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on health, public concerns persist. To dispel such notions it is imperative for the
media, mobile companies, government and regulators to work in tandem

he question of whether the cancers.” This premise is embellished
media gives an accurate by other sources like the Stewart report
picture of health issues like the UK 2000, “…on the basis of the
associated with mobile evidence currently available, there is no
phones belongs within a need for the general population to be
wider area of research in the social worried about the use of mobile phones.”
VFLHQFHV PHGLD UHSRUWLQJ RI VFLHQWL¿F Health Canada 2003 states, “the weight
issues. Public opinion on mobiles phones of evidence from animal, cell culture and
DQG KHDOWK LV JUHDWO\ LQÀXHQFHG E\ ZKDW human studies does not indicate that the
they read, hear and see in the media and energy emitted by cell phones is strong
an important parallel here is the reporting enough to cause serious health effects.”
To put it succinctly, almost all scientists The public perception is far removed
think global warming is happening, yet from such a standpoint. In 2007
the public think this is an area in which Eurobarometer carried out a survey
expert opinion is evenly divided. which involved face-to-face interviews
with approximately 30,000 EU citizens
The UN Intergovernmental Panel on at their homes. The survey found that
Climate Change’s fourth report in 2007 concerns about mobile phones and health
made its strongest ever recommendation had increased since 2002. The results
stating that global temperatures are showed considerable cultural variations.
rising and there is a 90 per cent or For example people in Italy, Greece and
more possibility of this being caused By Martin Sims Cyprus were most concerned while in
by human activity. So scientists agree Managing Editor, PolicyTracker Sweden, Finland and Denmark they
there is a crying need for more action were least concerned. Remarkably, there
to reduce emissions. And no national was little variation within the survey
RU LQWHUQDWLRQDO VFLHQWL¿F ERG\ KDV D Vietnam does the public have anything in the responses of people due to their
dissenting opinion on the topic. 32 approaching the correct understanding. level of education or between the sexes.
national science academies back the UN Across the 15 countries on average only Close to 76 per cent thought that mobile
view and have called for reduction in 51 per cent of the public have a correct phone masts affected their health “to a
greenhouse gases. On the other hand, SLFWXUH RI VFLHQWL¿F RSLQLRQ DQG  SHU big extent” or “to some extent”, while 63
there are a tiny number of individual cent think this is an area in which expert per cent thought the same about mobile
scientists who question the prevailing opinion is evenly divided or not enough phone handsets.
view. is known to justify action being taken.
Overall, around 48 per cent of the
To see how well the public understands Mobile phones and health public was fairly concerned about the
VFLHQWL¿F RSLQLRQ RQ JOREDO ZDUPLQJ WKH So what do the scientists say about implications of mobile phone handsets,
World Bank in 2009 took a poll of 13,000 the impact of mobile phones on while 49 per cent were not very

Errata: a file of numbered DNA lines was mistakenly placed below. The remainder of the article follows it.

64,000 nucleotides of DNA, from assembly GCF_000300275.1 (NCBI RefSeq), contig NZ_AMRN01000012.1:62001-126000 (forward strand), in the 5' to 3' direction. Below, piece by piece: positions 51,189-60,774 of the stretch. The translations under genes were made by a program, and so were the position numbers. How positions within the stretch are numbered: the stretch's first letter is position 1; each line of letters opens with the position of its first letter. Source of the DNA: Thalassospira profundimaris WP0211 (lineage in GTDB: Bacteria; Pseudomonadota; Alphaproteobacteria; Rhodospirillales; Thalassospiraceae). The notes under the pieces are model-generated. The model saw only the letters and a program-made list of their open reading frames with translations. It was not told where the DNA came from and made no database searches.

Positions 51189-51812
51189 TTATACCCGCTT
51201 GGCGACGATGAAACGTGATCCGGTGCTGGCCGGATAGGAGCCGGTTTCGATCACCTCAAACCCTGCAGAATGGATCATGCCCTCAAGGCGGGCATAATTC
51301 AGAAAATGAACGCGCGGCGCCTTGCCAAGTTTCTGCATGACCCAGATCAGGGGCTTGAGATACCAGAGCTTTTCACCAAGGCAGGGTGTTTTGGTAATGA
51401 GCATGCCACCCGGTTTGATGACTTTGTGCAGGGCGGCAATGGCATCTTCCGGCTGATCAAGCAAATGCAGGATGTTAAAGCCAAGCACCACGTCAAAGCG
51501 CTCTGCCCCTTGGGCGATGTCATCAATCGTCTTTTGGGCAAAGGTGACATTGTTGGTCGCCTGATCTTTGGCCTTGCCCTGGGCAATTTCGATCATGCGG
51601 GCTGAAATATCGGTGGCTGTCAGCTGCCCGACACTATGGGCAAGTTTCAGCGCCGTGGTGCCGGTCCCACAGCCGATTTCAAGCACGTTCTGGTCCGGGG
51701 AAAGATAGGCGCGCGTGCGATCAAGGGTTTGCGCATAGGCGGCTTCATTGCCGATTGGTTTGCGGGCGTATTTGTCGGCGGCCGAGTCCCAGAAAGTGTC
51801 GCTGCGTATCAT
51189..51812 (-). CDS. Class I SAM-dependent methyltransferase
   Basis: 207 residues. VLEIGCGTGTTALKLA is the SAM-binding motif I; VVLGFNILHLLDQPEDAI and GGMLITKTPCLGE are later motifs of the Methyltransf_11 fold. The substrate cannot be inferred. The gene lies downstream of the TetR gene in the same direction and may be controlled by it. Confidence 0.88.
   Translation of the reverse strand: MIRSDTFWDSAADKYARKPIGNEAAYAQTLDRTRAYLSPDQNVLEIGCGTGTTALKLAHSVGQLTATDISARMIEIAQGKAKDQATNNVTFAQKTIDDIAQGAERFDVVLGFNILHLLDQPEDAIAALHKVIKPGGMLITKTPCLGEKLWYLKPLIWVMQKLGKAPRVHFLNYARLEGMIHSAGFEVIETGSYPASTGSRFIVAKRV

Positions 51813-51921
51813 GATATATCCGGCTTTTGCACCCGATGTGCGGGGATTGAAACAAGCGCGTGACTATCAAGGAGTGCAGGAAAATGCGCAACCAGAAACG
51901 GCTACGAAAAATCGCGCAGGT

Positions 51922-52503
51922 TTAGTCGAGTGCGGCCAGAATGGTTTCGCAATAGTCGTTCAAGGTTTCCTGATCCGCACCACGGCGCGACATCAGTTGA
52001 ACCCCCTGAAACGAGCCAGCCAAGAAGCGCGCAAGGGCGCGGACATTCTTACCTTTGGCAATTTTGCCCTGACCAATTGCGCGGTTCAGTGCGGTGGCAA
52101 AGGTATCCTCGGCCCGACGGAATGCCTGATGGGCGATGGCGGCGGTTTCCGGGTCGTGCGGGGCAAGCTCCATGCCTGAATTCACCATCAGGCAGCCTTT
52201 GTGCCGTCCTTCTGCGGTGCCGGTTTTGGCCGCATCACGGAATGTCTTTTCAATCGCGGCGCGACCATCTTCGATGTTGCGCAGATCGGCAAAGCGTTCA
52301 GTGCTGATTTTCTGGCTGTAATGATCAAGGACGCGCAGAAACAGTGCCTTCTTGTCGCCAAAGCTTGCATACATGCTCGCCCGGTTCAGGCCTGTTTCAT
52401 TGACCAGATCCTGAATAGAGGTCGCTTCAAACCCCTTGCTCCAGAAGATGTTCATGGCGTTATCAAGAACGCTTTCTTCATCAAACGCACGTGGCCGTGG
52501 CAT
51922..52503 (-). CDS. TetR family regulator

people in 15 nations. While 99 per cent of health? According to the World Health concerned or not concerned at all. The
the scientists think that the “problem is Organisations’ (WHO) Factsheet 2000, depth of the misunderstanding is shown
urgent and enough is known for action”, ³&XUUHQW VFLHQWL¿F HYLGHQFH LQGLFDWHV by comparing public opinion on global
the general public has a very different WKDW H[SRVXUH WR 5) ¿HOGV VXFK DV WKRVH ZDUPLQJ  DQ LVVXH EDFNHG E\ FRQ¿UPHG
impression. The survey showed that emitted by mobile phones and their base VFLHQWL¿F UHVHDUFK DQG YLHZV RQ PRELOH
only in countries like Bangladesh and stations, is unlikely to induce or promote phone related health risks, where there

112 May 2010

around 52 per cent of the respondents
were concerned or very concerned about Is it your impression that among scientists:
mobile handsets, while 65 per cent were
concerned or very concerned about Most think problem is urgent and enough is known for action
climate change.
Views are pretty evenly divided
The perceived risk has made this Most think problem is not urgent, not enough known for action
a common reason for the public to
complain to their elected representatives.
Blank space at end of bars represents Don’t Know /Refused
In 2005 UK MPs like Ian Gibson stated
that constituents raised concerns about
US 38 43 17
health risks from mobile phones and
masts ‘incessantly.’ The constituents of Japan 43 44 13
Andrew Mitchell MP Praised concerns
‘extensively.’ Andrew Stunell MP went on France 53 37 9
record saying, “In the last four years, I’ve
probably had seven or eight communities Russia 23 27 34
send me petitions about mobile phone
technology.” Mexico 48 39 11

6FLHQWLÀFPHWKRG Turkey 52 17 15
In popular perception scientists are seen
try to disprove the currently accepted China 57 27 8
orthodoxy. Hypotheses are not ‘true’:
while scientists who believe a theory
will often try their best to disprove a Indonesia 33 35 16
hypotheses. When a theory is disproved
exposed. Accepted theories rarely explain Vietnam 69 14 8
every conceivable circumstance: science is
far less certain than the public imagine. Senegal 62 5 13
The internet has changed the traditional
Bangladesh 70 14 9
relationship between science and the
media as it has empowered the public
Kenya 61 13 23
Self-diagnosis is a new frontier for
medicine but whether this is a blessing Average 51 24 15
or a curse remains unanswered. The
internet also empowers small groups Source: World Bank (2009) Public attitudes towards climate change
to communicate with each other and it
is a boost for special interest lobbying. to make popcorn? Nonsense, but it has SLFWXUHRIVFLHQWL¿FUHVHDUFKDQGDOHUWWKH